Cloud computing promises unlimited disk space for users and applications. In an ideal world, accessing that storage would be as easy as accessing a local hard drive. Unfortunately, the basic APIs of most cloud storage services force programmers to think about protocols and configuration details instead of simply working with their data. This article looks at classes in the Zend Framework that make it easy to use Amazon’s S3 cloud storage service as a boundless hard drive.
Wire formats and cloud computing
A major challenge to building applications that work in the cloud is the interface to the services themselves. Most services provide a REST or SOAP interface. (S3 provides both.) A major advantage of a REST or SOAP interface is that it is not language-specific. That means you can invoke the service from whatever programming language you prefer. The disadvantage is that using REST or SOAP forces you to think of the details of the request, instead of thinking about the data you’re using. As an example, all requests to S3 must include an authentication token composed of your Amazon access key and a signature value. That means your request has to include a value like 0PN5J17HBGZHT7JJ3X82:frJIUN8DYpKDtOLCwo//yllqDzg=.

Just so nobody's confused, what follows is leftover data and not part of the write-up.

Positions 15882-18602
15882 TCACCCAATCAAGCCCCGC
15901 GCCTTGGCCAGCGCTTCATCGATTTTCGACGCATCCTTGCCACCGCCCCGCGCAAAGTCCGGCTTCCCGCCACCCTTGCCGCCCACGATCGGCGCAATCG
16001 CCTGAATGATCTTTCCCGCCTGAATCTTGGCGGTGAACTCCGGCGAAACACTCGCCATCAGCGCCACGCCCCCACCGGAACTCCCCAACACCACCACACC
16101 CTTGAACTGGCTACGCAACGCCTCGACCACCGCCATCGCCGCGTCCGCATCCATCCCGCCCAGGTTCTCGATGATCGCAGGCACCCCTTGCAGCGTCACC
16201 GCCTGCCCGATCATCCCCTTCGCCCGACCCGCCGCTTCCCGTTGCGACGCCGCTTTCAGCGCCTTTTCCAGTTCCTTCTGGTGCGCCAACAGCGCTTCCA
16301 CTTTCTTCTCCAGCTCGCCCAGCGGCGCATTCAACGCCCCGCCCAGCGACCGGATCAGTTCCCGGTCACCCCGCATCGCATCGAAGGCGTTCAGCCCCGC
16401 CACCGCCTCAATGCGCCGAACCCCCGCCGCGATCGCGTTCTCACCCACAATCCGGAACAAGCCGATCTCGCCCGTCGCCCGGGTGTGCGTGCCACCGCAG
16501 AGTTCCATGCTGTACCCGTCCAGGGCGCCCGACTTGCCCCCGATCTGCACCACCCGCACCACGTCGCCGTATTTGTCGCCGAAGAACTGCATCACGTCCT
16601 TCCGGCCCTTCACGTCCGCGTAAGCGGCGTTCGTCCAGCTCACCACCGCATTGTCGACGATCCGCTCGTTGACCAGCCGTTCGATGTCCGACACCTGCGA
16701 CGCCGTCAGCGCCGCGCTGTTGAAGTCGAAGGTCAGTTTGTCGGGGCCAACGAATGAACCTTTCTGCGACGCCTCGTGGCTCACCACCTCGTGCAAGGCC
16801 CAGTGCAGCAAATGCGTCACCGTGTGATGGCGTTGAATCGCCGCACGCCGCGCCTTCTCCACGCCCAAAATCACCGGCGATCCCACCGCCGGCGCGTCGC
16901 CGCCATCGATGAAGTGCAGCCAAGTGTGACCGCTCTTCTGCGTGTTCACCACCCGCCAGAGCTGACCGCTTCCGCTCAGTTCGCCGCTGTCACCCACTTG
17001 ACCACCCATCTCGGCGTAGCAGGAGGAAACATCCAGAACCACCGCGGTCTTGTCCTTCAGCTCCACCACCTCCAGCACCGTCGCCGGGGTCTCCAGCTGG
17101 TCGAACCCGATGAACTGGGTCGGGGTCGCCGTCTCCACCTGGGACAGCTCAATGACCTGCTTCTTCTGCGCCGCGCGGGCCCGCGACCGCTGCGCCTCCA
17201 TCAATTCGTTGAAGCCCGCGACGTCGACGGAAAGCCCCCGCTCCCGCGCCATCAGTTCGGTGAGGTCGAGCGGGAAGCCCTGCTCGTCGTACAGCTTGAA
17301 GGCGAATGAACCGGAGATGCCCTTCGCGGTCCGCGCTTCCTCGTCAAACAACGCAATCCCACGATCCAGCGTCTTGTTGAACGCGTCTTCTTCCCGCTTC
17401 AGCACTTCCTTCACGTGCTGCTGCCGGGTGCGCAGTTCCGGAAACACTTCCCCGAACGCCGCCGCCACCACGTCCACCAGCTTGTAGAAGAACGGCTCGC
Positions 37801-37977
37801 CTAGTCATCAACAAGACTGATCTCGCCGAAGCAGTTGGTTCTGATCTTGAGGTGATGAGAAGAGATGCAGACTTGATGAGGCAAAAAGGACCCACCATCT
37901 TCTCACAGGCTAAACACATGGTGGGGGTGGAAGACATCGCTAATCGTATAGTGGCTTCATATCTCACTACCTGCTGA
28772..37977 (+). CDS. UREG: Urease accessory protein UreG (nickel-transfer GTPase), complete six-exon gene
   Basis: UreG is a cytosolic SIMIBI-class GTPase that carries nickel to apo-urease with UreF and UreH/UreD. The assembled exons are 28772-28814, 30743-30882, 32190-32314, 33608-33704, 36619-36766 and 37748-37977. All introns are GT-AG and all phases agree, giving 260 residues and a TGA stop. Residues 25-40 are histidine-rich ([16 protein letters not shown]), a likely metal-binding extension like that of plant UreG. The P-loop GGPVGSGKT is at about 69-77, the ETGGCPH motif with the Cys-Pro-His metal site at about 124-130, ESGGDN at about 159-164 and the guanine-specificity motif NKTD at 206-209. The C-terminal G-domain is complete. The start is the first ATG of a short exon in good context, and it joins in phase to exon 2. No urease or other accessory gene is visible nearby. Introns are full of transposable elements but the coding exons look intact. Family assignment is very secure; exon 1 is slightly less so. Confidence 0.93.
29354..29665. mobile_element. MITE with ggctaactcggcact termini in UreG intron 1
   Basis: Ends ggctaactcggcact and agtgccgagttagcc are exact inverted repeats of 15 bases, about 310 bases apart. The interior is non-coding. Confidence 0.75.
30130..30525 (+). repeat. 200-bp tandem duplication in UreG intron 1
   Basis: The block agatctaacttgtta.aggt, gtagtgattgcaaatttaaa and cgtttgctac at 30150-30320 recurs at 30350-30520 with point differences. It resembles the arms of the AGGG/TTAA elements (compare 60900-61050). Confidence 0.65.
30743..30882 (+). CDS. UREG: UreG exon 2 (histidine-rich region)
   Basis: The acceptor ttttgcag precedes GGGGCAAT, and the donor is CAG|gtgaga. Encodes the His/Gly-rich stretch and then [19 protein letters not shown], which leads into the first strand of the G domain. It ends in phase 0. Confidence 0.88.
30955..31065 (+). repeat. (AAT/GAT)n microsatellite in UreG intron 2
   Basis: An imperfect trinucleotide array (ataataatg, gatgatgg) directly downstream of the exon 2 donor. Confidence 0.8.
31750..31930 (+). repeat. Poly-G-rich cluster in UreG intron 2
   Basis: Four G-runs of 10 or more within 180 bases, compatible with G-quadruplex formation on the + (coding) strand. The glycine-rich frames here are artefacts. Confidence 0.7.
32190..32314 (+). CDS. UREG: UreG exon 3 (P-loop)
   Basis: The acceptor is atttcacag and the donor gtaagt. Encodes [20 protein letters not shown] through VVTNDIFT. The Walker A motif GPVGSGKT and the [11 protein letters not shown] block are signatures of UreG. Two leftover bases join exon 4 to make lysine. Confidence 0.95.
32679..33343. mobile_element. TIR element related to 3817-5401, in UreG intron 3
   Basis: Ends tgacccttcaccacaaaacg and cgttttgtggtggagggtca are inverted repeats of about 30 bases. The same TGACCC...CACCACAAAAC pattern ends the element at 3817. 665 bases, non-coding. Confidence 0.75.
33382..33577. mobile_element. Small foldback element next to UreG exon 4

Obviously, a higher-level approach that lets you focus on data instead of signatures and other details is a major productivity improvement. That’s where the Zend_Service_Amazon_S3 class comes in. This class lets you focus on your data, not on the mechanics of HTTP headers, SOAP envelopes, or other irrelevant details.
Author: Elizabeth Mungai